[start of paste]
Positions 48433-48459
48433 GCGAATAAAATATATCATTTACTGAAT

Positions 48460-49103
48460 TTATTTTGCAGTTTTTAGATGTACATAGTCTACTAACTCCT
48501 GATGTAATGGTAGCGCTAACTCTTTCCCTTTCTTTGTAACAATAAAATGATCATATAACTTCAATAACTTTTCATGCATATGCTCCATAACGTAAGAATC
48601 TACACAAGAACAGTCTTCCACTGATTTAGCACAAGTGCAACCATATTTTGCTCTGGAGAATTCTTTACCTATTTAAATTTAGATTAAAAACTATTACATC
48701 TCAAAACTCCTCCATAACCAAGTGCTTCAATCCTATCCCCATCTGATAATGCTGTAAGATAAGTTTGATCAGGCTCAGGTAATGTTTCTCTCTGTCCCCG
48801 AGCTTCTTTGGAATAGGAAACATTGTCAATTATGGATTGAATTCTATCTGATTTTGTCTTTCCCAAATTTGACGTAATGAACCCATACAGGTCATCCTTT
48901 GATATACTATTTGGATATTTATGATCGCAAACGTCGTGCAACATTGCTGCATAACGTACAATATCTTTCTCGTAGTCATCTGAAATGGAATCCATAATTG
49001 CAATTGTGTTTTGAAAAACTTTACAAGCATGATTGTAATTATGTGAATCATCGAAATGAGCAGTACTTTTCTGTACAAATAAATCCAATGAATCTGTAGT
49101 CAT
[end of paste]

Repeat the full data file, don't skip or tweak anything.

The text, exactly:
Positions 48433-48459
48433 GCGAATAAAATATATCATTTACTGAAT

Positions 48460-49103
48460 TTATTTTGCAGTTTTTAGATGTACATAGTCTACTAACTCCT
48501 GATGTAATGGTAGCGCTAACTCTTTCCCTTTCTTTGTAACAATAAAATGATCATATAACTTCAATAACTTTTCATGCATATGCTCCATAACGTAAGAATC
48601 TACACAAGAACAGTCTTCCACTGATTTAGCACAAGTGCAACCATATTTTGCTCTGGAGAATTCTTTACCTATTTAAATTTAGATTAAAAACTATTACATC
48701 TCAAAACTCCTCCATAACCAAGTGCTTCAATCCTATCCCCATCTGATAATGCTGTAAGATAAGTTTGATCAGGCTCAGGTAATGTTTCTCTCTGTCCCCG
48801 AGCTTCTTTGGAATAGGAAACATTGTCAATTATGGATTGAATTCTATCTGATTTTGTCTTTCCCAAATTTGACGTAATGAACCCATACAGGTCATCCTTT
48901 GATATACTATTTGGATATTTATGATCGCAAACGTCGTGCAACATTGCTGCATAACGTACAATATCTTTCTCGTAGTCATCTGAAATGGAATCCATAATTG
49001 CAATTGTGTTTTGAAAAACTTTACAAGCATGATTGTAATTATGTGAATCATCGAAATGAGCAGTACTTTTCTGTACAAATAAATCCAATGAATCTGTAGT
49101 CAT